In this case update, we look briefly at 3 recent employment law cases, the full details of which are available on EI Legal’s website.

Apprentice unfairly dismissed for refusing to work Sunday shift

The Fair Work Commission recently found that an apprentice painter was unfairly dismissed for refusing to work a Sunday shift. The apprentice had requested the Sunday off a few days prior, but the business, being under pressure to meet strict deadlines to avoid monetary penalties, refused his request.

When the apprentice failed to show for the Sunday shift the employer dismissed him via text.

The employer submitted that directing the apprentice to work was reasonable despite the fact that the apprentice had worked the preceding six days and was never paid penalty or overtime rates.

Ultimately, Commissioner Hunt found that the dismissal was unfair and told the employer that more should have been done to get the employment relationship back on track.

The case is a useful reminder that in most cases employers can only require an employee to work overtime where the requirement is “reasonable” in all the circumstances. And if employers wish to take action against an employee for refusing to work overtime (or follow some other direction), it is vital that the direction was a reasonable one.

Read EI Legal’s full article here.

Workplace policies key to justifying dismissal of offensive employee

In another unfair dismissal case before the Fair Work Commission, it was found that the dismissal of an Energy Australia employee was not unfair after he repeatedly breached the company’s Code of Conduct and Diversity and Inclusion Policy.

After being issued with a first and final warning for making offensive and discriminatory comments to colleagues 12 months prior to the dismissal, the employee was eventually dismissed after an investigation found that he had made two more inappropriate comments, including telling a colleague who was in a same-sex relationship that “people like you can’t get pregnant”.

In light of the comments, and the consultant’s prior formal warning, Energy Australia dismissed the consultant.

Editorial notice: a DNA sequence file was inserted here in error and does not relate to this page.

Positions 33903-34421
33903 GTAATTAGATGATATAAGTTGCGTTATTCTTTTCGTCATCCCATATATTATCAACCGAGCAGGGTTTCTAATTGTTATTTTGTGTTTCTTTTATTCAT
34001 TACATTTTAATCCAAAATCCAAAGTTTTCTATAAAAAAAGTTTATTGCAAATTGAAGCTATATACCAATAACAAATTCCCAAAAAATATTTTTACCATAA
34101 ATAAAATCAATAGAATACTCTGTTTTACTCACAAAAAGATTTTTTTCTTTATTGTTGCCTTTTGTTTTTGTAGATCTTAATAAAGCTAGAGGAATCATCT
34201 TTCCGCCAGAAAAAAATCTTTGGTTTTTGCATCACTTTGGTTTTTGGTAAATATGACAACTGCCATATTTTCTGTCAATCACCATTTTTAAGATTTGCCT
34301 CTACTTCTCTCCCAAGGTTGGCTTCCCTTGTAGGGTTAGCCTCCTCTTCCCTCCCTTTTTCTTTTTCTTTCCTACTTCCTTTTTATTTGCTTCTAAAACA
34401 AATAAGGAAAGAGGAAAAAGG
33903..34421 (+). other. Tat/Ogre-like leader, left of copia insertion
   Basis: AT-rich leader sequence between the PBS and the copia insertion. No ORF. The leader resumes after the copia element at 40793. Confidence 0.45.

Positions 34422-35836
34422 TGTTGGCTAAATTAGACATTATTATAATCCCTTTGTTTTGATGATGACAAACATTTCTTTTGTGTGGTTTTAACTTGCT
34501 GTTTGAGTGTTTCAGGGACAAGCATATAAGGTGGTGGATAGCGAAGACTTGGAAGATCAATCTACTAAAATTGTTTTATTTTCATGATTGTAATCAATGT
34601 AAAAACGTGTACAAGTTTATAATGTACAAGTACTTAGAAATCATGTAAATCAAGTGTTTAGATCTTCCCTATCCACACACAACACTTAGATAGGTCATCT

Amongst other things, the case highlights the importance of properly drafted workplace policies. A Code of Conduct and/or Anti-Discrimination Policy which clearly sets out that derogatory or offensive comments are prohibited in the workplace is a useful tool in justifying disciplinary action against an employee whose behaves inappropriately in the workplace.

Read EI Legal’s full article here.

Employer to pay over $100,000 in penalties and ordered to engage an IR expert

A recent case before the Federal Circuit Court found that a Crust Gourmet Pizza located in Hobart underpaid four international employees by almost $10,000 over a 7-month period in 2016.

The directors of QHA Foods Pty Ltd, who operated the pizza business, admitted to treating the four employees differently to the store’s Australian employees. For example, it was heard that the employer paid the international employees a $12 flat rate plus $1 per pizza delivery, despite understanding they were entitled to higher award rates and required the four international employees to travel longer distances to make deliveries compared to their Australian colleagues.

In addition to the above, it was found the employer also failed to keep record of their international employees’ hours of work and provided Fair Work Ombudsman with altered timesheets.

Despite their preferential treatment, the Court found the Australian employees were also underpaid by approximately $6,000 due to the employer’s incorrect interpretation of the Fast Food Industry Award 2010.

Judge Barbara Baker ordered the employer pay $80,000 in penalties, and the directors $12,000 each. Judge Baker also directed the company organise IR training for managerial employees.

The case highlights an increasing tendency of the courts to compel employers to seek professional IR help.

Read EI Legal’s full article here.

How Employment Innovations can help

Employment Innovations has over 25 years experience helping Australian business to successfully navigate the HR and Legal landscape. Supported by the team at EI Legal, our advisors provide assistance to companies looking to avoid claims for unfair dismissal or underpayments under the Fair Work Act. Contact Us today or call 1300 144 120 for a free consultation.